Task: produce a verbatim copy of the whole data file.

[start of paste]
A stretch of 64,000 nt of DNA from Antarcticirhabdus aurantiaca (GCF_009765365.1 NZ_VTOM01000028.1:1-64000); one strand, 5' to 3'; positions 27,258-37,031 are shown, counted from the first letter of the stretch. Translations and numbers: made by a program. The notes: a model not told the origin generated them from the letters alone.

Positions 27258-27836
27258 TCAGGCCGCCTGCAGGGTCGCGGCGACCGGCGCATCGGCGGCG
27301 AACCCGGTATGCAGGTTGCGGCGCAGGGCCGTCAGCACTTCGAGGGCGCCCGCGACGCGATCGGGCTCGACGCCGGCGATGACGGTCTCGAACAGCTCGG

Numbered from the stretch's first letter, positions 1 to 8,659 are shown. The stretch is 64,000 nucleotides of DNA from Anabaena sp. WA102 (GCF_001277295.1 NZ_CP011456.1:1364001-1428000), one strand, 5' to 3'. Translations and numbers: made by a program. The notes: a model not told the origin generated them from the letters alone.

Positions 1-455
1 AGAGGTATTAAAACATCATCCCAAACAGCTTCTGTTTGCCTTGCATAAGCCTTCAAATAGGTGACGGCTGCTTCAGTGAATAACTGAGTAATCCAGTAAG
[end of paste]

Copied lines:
A stretch of 64,000 nt of DNA from Antarcticirhabdus aurantiaca (GCF_009765365.1 NZ_VTOM01000028.1:1-64000); one strand, 5' to 3'; positions 27,258-37,031 are shown, counted from the first letter of the stretch. Translations and numbers: made by a program. The notes: a model not told the origin generated them from the letters alone.

Positions 27258-27836
27258 TCAGGCCGCCTGCAGGGTCGCGGCGACCGGCGCATCGGCGGCG
27301 AACCCGGTATGCAGGTTGCGGCGCAGGGCCGTCAGCACTTCGAGGGCGCCCGCGACGCGATCGGGCTCGACGCCGGCGATGACGGTCTCGAACAGCTCGG

Numbered from the stretch's first letter, positions 1 to 8,659 are shown. The stretch is 64,000 nucleotides of DNA from Anabaena sp. WA102 (GCF_001277295.1 NZ_CP011456.1:1364001-1428000), one strand, 5' to 3'. Translations and numbers: made by a program. The notes: a model not told the origin generated them from the letters alone.

Positions 1-455
1 AGAGGTATTAAAACATCATCCCAAACAGCTTCTGTTTGCCTTGCATAAGCCTTCAAATAGGTGACGGCTGCTTCAGTGAATAACTGAGTAATCCAGTAAG